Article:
The State of Emergency was a period in Kenyan history in which the British government, led by Sir Evelyn Baring, tried to stamp out resistance to its colonial rule. Beginning in 1952 and lasting until 1959-60, the Emergency was characterized by the aggressive resistance of the Mau Mau, an infamous rebel group.
Throughout the early decades of the 20th century, dissent simmered among the Kikuyu, the major ethnic group in Kenya. Jomo Kenyatta and other nationalists had pressured the British to enact political and land reforms, but they were not successful. Some members of their group, the Kenya African Union (KAU), split off to form a more militant nationalist group.
These Mau Mau rebels began to attack their political opponents and raid farms, killing white settlers’ livestock. Members took oaths to bind them to the cause. They often attacked other Africans for being loyal to the British or refusing to take the oath; this incurred a lot of tension and resentment amongst Kenyans. The Lari massacre in 1953 saw over 120 Kenyans murdered for being “loyalists.” Kenyatta publicly referred to the Mau Mau as “scum.”
The African Home Guard, African men recruited by the British, countered the Mau Mau. Search-and-destroy missions against the Mau Mau were conducted in the forests, and concentration camps were used to pressure members to renounce the group and their oath. The camps featured torture, beatings, sexual assault, and malnutrition. A letter from a Police Commissioner to Baring in 1954 read, “[T]he horror of some of the so-called Screening Camps now present a state of affairs so deplorable that they should be investigated without delay, so that the ever increasing allegations of inhumanity and disregard of the rights of the African citizen are dealt with and so that the Government will have no reason to be ashamed of the acts which are done in its own name by its own servants.” At home, villages were forcibly resettled and harassed.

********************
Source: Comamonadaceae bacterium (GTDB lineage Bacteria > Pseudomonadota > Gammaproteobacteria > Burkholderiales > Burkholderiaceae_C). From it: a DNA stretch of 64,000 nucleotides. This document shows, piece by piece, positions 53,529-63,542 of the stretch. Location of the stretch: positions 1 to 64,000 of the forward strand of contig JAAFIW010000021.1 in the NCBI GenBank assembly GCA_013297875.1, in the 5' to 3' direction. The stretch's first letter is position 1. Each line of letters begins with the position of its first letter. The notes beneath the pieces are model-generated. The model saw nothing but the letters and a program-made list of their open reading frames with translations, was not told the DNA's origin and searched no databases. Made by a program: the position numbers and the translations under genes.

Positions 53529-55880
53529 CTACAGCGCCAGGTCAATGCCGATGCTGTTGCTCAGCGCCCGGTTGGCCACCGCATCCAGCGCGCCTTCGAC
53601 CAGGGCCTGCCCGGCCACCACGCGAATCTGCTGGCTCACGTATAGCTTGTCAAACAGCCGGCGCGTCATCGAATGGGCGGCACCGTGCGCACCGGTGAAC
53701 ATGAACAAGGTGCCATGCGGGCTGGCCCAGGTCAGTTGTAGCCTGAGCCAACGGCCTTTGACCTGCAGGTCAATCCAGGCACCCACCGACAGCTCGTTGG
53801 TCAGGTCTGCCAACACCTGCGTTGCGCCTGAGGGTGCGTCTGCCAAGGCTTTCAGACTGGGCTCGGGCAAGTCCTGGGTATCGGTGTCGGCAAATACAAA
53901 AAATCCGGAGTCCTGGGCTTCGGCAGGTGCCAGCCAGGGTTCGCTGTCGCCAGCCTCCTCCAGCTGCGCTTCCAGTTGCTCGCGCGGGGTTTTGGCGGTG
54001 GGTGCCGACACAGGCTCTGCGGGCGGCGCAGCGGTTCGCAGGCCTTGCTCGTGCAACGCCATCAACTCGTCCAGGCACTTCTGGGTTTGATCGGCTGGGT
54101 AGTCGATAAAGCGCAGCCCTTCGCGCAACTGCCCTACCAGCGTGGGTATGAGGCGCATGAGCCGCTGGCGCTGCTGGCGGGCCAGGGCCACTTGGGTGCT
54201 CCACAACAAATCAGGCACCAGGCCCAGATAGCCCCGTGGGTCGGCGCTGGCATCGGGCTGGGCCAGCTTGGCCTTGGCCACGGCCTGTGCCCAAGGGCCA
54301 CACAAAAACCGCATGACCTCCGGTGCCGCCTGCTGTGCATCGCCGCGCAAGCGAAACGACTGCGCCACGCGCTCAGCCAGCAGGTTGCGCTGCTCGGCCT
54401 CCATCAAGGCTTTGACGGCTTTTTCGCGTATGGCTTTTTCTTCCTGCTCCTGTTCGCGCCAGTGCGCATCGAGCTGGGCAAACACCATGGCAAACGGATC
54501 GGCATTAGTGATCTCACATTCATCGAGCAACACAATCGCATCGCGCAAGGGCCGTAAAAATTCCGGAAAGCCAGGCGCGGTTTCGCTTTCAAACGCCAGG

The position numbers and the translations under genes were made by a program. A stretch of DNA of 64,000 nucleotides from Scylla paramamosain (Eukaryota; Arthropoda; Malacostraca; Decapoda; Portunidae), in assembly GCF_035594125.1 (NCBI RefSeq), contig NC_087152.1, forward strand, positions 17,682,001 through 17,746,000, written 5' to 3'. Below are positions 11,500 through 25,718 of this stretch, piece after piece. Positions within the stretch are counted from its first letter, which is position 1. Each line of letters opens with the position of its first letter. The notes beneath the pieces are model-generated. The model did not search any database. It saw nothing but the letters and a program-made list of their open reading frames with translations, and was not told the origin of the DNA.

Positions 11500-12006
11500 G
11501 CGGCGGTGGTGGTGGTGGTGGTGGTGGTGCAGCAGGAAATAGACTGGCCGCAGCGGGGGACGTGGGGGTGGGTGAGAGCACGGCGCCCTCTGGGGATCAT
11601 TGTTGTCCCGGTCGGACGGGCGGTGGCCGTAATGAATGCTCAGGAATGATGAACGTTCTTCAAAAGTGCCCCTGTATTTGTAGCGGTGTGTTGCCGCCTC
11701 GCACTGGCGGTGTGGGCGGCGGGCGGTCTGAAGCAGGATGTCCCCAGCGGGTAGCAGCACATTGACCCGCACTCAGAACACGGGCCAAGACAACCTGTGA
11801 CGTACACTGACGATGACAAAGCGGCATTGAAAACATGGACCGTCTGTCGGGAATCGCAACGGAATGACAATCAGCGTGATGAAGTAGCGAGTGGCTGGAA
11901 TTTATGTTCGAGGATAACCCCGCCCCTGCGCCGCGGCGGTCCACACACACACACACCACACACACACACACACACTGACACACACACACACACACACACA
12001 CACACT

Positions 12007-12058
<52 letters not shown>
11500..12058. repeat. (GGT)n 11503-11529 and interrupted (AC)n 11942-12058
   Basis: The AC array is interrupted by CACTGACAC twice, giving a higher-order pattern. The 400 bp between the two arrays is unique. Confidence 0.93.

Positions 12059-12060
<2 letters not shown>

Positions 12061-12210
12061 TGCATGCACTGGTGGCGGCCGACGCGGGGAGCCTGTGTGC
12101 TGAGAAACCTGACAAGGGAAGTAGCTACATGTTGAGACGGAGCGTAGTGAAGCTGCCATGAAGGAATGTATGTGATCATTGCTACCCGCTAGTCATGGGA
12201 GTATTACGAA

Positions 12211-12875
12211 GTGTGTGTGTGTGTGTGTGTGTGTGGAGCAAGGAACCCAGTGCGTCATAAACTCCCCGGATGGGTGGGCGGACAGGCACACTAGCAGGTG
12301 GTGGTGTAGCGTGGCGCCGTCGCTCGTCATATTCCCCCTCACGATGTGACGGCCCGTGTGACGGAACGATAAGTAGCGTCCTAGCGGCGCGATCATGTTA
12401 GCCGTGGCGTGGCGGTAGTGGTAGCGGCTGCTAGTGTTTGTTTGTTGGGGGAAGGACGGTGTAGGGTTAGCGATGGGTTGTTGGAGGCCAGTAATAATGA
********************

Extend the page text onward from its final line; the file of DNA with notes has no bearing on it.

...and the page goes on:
In terms of numbers killed, official numbers stand at 11,000 for the rebels and only 32 for whites. However, the Kenya Human Rights Commission says 90,000 Kenyans were executed, tortured, or maimed; 160,000 were detained.
Currently there are many debates, discussions, and lawsuits pending regarding compensation for the Kenyans. The Mau Mau remain controversial in Kenya.